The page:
Meanwhile, Turing makes enemies of Commander Denniston (Charles Dance of “Game of Thrones,” who could play the role in his sleep), makes an ally of MI6’s Stewart Menzies (Mark Strong, ditto), and more or less confesses his homosexuality out of the blue to John, who has his own agenda. (He’s a Soviet spy.) Meanwhile, Turing’s machine, nicknamed “Christopher,” sputters, works, but still can’t break the Enigma code. They’re a day from getting the plug pulled when he hits upon the obvious: Have it search for certain phrases, such as “Heil” and “Hitler.”
Fake fake fake
So the initial drama was to get the team to work together; then it became to make the machine work. Now? Now it’s how to use the information so the Germans won’t get suspicious that Enigma has been broken.
The movie makes it seem this was Turing’s call—he allows the brother of a codebreaker to die, for example, and is called a monster for it, even though we know it’s all horrible but logical—and I didn’t buy any of it. Surely it was someone else’s call. Churchill’s, most likely. But Norwegian director Morten Tyldum (“Headhunters”), and newbie screenwriter Graham Moore (not much), keep it insular, uninteresting, and unbelievable.
They keep doing this. Throughout the World War II years, we get flashbacks to 1928 and a young Alan at prep school, being bullied, and meeting the love of his life, named, of course, Christopher, who dies of TB in 1930. That’s the big secret. Alan isn’t just trying to win the war; he’s trying to resurrect his lost love. It’s supposed to be his Rosebud, but it has nowhere near the Wellesian impact. It not only feels untrue, it is untrue. Via Slate:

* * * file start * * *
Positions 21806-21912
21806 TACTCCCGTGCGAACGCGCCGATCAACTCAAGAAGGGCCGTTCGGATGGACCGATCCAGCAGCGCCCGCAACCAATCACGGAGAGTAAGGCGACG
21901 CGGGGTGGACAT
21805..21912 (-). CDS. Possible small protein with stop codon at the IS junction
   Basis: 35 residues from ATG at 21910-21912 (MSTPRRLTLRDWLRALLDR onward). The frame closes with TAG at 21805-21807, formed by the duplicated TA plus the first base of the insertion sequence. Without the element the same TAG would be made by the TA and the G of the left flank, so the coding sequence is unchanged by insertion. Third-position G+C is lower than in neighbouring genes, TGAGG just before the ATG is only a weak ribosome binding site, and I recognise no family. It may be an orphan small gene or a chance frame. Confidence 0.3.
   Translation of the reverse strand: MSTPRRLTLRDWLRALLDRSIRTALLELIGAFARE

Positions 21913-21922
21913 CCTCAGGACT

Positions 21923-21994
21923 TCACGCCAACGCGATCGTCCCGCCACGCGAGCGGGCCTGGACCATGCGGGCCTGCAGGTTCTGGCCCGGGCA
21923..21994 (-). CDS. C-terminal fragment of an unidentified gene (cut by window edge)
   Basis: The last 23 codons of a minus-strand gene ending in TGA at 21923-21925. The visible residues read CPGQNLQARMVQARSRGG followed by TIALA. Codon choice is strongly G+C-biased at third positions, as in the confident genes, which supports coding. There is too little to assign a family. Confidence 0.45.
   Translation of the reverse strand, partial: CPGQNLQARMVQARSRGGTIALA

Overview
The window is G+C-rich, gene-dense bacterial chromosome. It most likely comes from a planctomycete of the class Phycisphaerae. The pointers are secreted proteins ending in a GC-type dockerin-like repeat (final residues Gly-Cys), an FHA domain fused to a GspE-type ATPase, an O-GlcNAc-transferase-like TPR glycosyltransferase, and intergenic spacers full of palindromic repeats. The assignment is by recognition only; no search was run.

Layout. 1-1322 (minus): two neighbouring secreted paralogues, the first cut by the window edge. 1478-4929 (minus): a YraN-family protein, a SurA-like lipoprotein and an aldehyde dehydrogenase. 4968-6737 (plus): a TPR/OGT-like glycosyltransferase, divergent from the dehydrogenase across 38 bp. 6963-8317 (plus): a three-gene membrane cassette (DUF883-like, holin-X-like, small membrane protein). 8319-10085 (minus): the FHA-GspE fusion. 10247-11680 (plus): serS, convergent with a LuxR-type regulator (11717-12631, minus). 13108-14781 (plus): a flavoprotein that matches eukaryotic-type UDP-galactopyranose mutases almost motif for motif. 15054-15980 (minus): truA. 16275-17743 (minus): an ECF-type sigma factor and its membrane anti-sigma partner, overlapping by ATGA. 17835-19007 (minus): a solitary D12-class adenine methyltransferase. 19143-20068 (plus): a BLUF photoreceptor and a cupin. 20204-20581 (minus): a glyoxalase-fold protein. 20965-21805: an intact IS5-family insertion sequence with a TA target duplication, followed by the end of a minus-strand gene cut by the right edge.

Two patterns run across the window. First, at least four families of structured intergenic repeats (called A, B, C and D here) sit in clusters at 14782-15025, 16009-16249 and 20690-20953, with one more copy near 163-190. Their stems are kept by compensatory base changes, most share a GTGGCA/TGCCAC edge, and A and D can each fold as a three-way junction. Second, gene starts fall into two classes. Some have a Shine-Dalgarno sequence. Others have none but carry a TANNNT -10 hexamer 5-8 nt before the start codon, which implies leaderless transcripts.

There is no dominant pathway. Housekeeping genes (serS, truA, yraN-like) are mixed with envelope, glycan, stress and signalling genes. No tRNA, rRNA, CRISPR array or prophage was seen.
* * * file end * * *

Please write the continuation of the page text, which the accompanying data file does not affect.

Additionally, Turing did not call any of the early computers he worked on “Christopher”—that is a dramatic flourish invented by screenwriter Graham Moore.
All the things that feel untrue in the movie? Turing’s Sherlockian propensities? The battle for control among the scientists? The big blow-up with Clarke, where she calls him a monster? Invented dramas that feel invented.
Ditto the final scene between Turing and Det. Nock in the interrogation room. It’s supposed to play like the final scene between Salieri and the priest in “Amadeus” but, again, it’s flat. After telling his tale, Turing asks the Turing-test questions: Am I man? A machine? A hero? A criminal? Nock looks devastated, for reasons I can’t fathom, and croaks out, “I can’t judge you.” Because he’s realizes this poofter is a hero who shortened the war by two years? And saved millions of lives? And maybe all of Britain with its mountains green? So why not make Nock more homophobic at the outset? Or something? To give it meaning? Particularly if you’ve invented him in the first place?
It’s sad that “The Imitation Game” relies upon such weak-tea imitations as this. It’s sad that we feel the need to dumb down the stories of our most brilliant men.